A strong melody is an integral part of any composition. Here's a few tips on how to create the best one possible.
Every piece of music in any genre can benefit from a well written, strong melody. However, this can often be evasive for some - and often beginner - composers. The challenge often comes from having a blank slate and not knowing where to begin. How do you form something out of nothing and begin the process of creating a masterpiece?
Here are a few different ways that I do it and tricks that you can use to assist you.
Determine your instrument/ensemble and difficulty level
One of the first things you should do if possible is figure out who or what you're writing for. This will be much easier if you are doing a commision or working with a specific group or artist. (Feel free to ask around if someone needs a piece written for them. Sometimes you can find an artist or ensemble who is eager to work on new music.)
If you do not have a specific group in mind, you can still establish in your head for whom the piece will be written. Ultimately you will always need to decide at some point in the process what instrument it will be for because you will be limited by their abilities.
Additionally, you will need to figure out for which level of musician you are writing. A 6th grade orchestra is going to have significantly different skills than the Chicago Symphony. This will help you determine everything from the best keys to write in and how difficult to make your melody.
"Pillars then fillers"
Now that you have your parameters set, now what? How do you go about starting the melody? An idea I use and have told students is what I call "Pillars, then Fillers." The basic idea is that you outline the main melodic ideas first and then go back and make it fancy.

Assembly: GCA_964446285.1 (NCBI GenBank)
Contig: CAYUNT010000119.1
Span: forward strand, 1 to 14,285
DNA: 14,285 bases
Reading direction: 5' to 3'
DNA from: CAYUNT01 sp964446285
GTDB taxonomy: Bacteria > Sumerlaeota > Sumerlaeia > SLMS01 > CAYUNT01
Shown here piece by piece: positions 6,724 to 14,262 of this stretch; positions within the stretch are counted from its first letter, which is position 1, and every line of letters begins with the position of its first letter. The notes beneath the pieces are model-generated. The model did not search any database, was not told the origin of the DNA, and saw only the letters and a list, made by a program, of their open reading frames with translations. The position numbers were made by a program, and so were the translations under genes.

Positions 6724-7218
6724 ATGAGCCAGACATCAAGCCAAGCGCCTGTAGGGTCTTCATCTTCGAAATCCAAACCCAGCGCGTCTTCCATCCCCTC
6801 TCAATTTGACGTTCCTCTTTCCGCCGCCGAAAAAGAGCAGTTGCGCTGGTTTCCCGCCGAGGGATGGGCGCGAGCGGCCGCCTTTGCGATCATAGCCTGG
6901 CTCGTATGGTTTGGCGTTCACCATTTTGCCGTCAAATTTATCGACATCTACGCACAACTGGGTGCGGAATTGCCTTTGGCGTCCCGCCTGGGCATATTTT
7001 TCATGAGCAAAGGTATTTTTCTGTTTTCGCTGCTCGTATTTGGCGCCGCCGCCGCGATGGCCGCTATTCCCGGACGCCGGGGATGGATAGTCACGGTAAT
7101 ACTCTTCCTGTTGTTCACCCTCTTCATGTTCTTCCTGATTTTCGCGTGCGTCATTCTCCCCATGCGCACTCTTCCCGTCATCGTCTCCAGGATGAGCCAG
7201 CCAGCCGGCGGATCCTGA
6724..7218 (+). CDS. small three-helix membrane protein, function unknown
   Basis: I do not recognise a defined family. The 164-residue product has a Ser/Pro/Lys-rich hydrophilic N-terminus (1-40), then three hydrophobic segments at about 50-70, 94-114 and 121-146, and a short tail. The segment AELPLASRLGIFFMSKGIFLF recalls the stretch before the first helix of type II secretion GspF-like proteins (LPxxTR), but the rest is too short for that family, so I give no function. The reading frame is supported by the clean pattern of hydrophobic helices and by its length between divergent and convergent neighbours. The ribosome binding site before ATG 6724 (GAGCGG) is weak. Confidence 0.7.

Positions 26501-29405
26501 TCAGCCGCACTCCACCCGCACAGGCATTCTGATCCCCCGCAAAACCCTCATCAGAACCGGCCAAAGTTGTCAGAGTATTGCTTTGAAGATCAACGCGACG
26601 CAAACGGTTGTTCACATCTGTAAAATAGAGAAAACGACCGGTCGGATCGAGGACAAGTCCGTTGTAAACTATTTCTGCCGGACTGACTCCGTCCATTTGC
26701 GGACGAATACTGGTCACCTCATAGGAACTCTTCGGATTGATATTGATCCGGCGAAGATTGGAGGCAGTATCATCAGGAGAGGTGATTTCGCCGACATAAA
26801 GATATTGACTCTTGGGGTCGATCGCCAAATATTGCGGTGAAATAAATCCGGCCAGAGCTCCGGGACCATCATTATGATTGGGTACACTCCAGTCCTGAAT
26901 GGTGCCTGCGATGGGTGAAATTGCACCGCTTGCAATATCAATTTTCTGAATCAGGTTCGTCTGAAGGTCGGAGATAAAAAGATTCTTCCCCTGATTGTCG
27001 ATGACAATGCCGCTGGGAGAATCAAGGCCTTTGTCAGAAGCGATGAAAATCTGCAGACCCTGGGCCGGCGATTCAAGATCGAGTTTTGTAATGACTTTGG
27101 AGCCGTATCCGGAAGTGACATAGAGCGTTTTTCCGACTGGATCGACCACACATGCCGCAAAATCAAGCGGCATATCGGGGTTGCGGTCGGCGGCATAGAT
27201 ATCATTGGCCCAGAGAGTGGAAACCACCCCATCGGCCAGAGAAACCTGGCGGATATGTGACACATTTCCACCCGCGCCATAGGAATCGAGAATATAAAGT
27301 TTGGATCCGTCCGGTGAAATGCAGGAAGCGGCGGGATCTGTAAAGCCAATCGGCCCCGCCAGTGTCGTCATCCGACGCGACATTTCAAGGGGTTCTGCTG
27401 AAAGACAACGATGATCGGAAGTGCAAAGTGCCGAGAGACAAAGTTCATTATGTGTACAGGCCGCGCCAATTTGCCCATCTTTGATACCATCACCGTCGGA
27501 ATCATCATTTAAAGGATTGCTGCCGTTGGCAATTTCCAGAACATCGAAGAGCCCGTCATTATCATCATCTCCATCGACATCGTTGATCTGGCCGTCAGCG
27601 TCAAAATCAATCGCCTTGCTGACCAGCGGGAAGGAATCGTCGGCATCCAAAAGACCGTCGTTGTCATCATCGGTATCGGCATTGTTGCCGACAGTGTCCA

Your "pillars" can be a chord progression you want to use, or specific beats or notes you want to be sure to hit. Then you go back and fill in the space between notes as you see fit.
Rework Note Patterns
Find a pattern of notes and see how many combinations you can make with it. For instance, let's say you choose A-C-E-G. Write out every combination of these notes you can think of without changing the rhythm, so for this example, just quarter notes. You will end with C-E-G-A, E-G-A-C, or G-A-C-E, plus the original. You now have 4 potential melodies to choose from. Once you have decided on one, you can use that to build the rest of your melody.
Chromatics for Dramatics
An easy and common method for making your "fillers" would be to use chromatic notes. "Chromatics" or chromaticism is the concept of using small steps between notes. For instance between G and A you have G sharp/A flat which is a chromatic note, or "half step" or "semi-tone." Moving down by several half steps in a row can give you a chromatic line. There are a total of 12 chromatic tones in an octave which is the complete collection notes to choose from when writing music.
Opposites are Attractive
A good way to create flow in your melodies is to move in opposite motion. For instance, if you have a large leap, have your melody climb or fall back in the opposite direction. This can happen quickly or slowly, but by doing so you are adding peaks and valleys to the melody which will help it flow and be more exciting.
In the below example from my piece Serenity you can see that when the melody drops, it winds its way back up, creating a flow. This can also allow you to use the higher note as a bit of a launchpad for your next phrase.